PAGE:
"The world's smallest painting ... Our Beautiful Canada was painted with a single hair and the aid of a microscope. The artist considers his price of seven million dollars not too high."

The Globe and Mail, January 25, 1979.

Now, it came to pass that a seasoned young diner by the name of Simon decided to revolutionize the restaurant trade. It was his firm desire to bring some chutzpah into the all too predictable and dreary cuisine on this part of the continent. From the first, Simon maintained that food and pleasure were inseparable. Moreover, since food could be a vehicle for fantasy, even more tellingly it could provide an outlet for self-expression.

The lily pad pizza was typical of his new approach and was a twofold operation: a parent might buy an inflatable plastic "pizza," the size and shape of a small wading pool. It had an edible spout and dehydrated "sister," pizzas attached to the parent ship that allowed a child to fantasize while sailing and enjoying his favourite food. If that sounded too decadent or illusion inspiring, a sleeker model existed minus the extras - in other words the green wading pool size pizza unruffled by further wizardry.

Simon always maintained not everyone could handle too much soft-pedalled reality. Out of the dense formations of endless fast food chains, Simon's novelties were to titillate the jaded restaurant goer.

Interpretive signs and amenities guided the erstwhile onlooker to the "ultimate," in fantasy dining. Rhinocerous pizza was served flanked on an inflatable horn. For the less adventuresome, a lobster pizza with drawn butter could be had either with tangy dough balanced along its claws or imprints of lobster cut into the succulent crust. Children loved the lily pad pizzas and mothers discovered how delightful baby tears were when presented in tastefully done little cups. Terrariums soon arrived and were pedalled shamelessly. Some outlets claimed "billions and billions," were sold.

Simon also cornered the potent swamp water drink market and was having his empire go "wet." The familiar Chartreuse would now be available at request and a grown up might indulge primal fantasies along with a taste to be a gardener, rake and glutton all at once. Special suites were rumoured to exist patterned after the Poconos in Pennsylvania where a couple could bathe in a pizza-shaped tub embroidered with baby tears, fountains, tropical lianas and all the air plants one could stand pressed against your steamy shower. Pizza machines for a quarter lined the tubs and one operation had dispensed with coins altogether issuing instead rubber baby tears that substituted for money. They could be strung around the neck like shark's teeth. Swamp water in little jars added a further touch to this risquë© scene.

But, of course, for the really discriminating the boar's head feast was the sign of a truly adventuresome palate. A Black Forest effect could be conjured up complete with moveable props. A pig's head stuffed with not the familiar apple but instead each tusk hollowed bulging with pizza. Another version saw rhinocerous shaped pizzas rolled in the style of Yap Island discs, that land being noted for its odd wheel like currency. A boar's head contoured in the recognizable shape but with tusks only made of pizza was a favourite alternative. After all, gourmands bought escargots in order to fill their shells then, after washing, repeated the process on future occasions. And, most certainly, no one could deny that Simon's ideas were anymore outlandish than the epicurean Romish feasts of peacock tongues and assorted other naughty delicacies. His was but an updated version appealing to the mobile North American lifestyle. Frisbees even began to resemble pizza and trampolines approached that air. It was all the rage to be Italian and boast of one's prowess in demolishing mounds of pizza.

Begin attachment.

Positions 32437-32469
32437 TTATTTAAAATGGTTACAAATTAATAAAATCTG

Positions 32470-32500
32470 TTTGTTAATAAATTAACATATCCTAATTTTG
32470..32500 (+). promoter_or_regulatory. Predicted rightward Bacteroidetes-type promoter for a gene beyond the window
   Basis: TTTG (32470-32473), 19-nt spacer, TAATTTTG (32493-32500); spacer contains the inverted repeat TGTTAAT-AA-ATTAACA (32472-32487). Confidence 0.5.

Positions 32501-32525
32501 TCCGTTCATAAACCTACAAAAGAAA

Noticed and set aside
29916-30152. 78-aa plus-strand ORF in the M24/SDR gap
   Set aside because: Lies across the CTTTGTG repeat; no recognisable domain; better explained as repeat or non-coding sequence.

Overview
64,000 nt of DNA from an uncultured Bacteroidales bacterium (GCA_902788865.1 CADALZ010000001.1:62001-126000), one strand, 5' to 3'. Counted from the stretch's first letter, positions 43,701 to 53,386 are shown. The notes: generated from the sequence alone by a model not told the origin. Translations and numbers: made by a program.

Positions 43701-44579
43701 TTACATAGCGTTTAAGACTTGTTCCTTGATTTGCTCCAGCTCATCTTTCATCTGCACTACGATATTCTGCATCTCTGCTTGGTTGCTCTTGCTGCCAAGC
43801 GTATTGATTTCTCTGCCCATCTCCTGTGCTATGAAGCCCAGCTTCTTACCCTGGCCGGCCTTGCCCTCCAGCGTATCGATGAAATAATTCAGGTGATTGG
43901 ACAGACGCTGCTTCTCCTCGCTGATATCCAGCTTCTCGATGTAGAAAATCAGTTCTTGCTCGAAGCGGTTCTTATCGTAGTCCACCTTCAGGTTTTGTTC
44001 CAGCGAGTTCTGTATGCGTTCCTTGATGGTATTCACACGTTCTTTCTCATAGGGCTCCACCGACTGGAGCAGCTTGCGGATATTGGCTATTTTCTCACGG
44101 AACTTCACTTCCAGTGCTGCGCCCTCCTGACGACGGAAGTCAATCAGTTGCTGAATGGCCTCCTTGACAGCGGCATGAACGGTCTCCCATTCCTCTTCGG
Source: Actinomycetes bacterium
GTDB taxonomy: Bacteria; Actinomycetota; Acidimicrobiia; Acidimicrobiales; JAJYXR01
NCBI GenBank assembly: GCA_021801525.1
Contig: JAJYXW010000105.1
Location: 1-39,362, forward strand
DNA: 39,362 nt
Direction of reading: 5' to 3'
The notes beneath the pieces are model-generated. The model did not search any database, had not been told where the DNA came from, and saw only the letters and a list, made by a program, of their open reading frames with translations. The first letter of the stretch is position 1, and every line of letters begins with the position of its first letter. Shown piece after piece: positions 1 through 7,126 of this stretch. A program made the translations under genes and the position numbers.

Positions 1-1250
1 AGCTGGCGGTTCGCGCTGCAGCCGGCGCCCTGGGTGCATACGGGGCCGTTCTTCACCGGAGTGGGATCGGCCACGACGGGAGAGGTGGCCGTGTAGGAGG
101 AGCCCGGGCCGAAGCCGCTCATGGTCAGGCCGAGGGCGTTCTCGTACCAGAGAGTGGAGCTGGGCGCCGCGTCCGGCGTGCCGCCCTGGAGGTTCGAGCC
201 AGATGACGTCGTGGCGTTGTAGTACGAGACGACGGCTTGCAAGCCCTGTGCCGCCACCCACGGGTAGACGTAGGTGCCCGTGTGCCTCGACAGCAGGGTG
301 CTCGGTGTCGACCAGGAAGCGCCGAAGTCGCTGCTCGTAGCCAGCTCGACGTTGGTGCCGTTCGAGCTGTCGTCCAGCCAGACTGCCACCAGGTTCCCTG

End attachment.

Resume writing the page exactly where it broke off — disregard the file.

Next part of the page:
Yet trouble was afoot for Simon and his proteges. The very real puritanical element in society saw Simon's chain of exotic pizza emporiums in the same league as exotic dancers and sought to banish them, seeing that gluttony was akin to lust. Therefore, pizza pie body parlour rubs began to vanish.

Moreover, peevishly spiteful children insisted on spreading rumours that Simon's operations used day-glow worms as substitutes for pepperoni and unwashed algae as a base for pasta crusts. People began to question the wisdom of letting children act out their fantasies with food as that commodity was a very emotional subject and a testing ground for good parenting. Psychologists soon began to join the harangue and claim the pizza emperor was a poorly toilet trained debauchee acting out repressed impulses in the form of a greedy diner. Some, in fact, claimed he was in the anal stage of his development and that his taste was all in his mouth. Food faddists and health nuts wondered aloud about the wisdom of combining so much dough with gelatin plant fibre. It seemed most everyone was rushing to deflate the pizza bubble and end our love affair with the anchovy.

Unemployed pizza cooks and pizza rub girls were soon at the end of the dough line. In fact, so great was the influx of misplaced persons that the term "on the dough," for a time replaced "dole," as an euphemism for hard times. Extortionists began to muscle in asking for their share of the pizza pie. Newspapers began gloating over the imminent bust of the "infantile," pizza passion.

Still, Simon confided his trust in the same observation that must have motivated Lord Sandwich when he launched his invention. People will always search out the delicious and the readily available. What could be more elementary than meat between bread, frogs on lily pads, protein over raw vegetables, food amidst food?

Simon set his heart to selling automobile soft legs to hosts of touchy epicures who really wondered at this juncture if anything that unusual could really taste like chicken.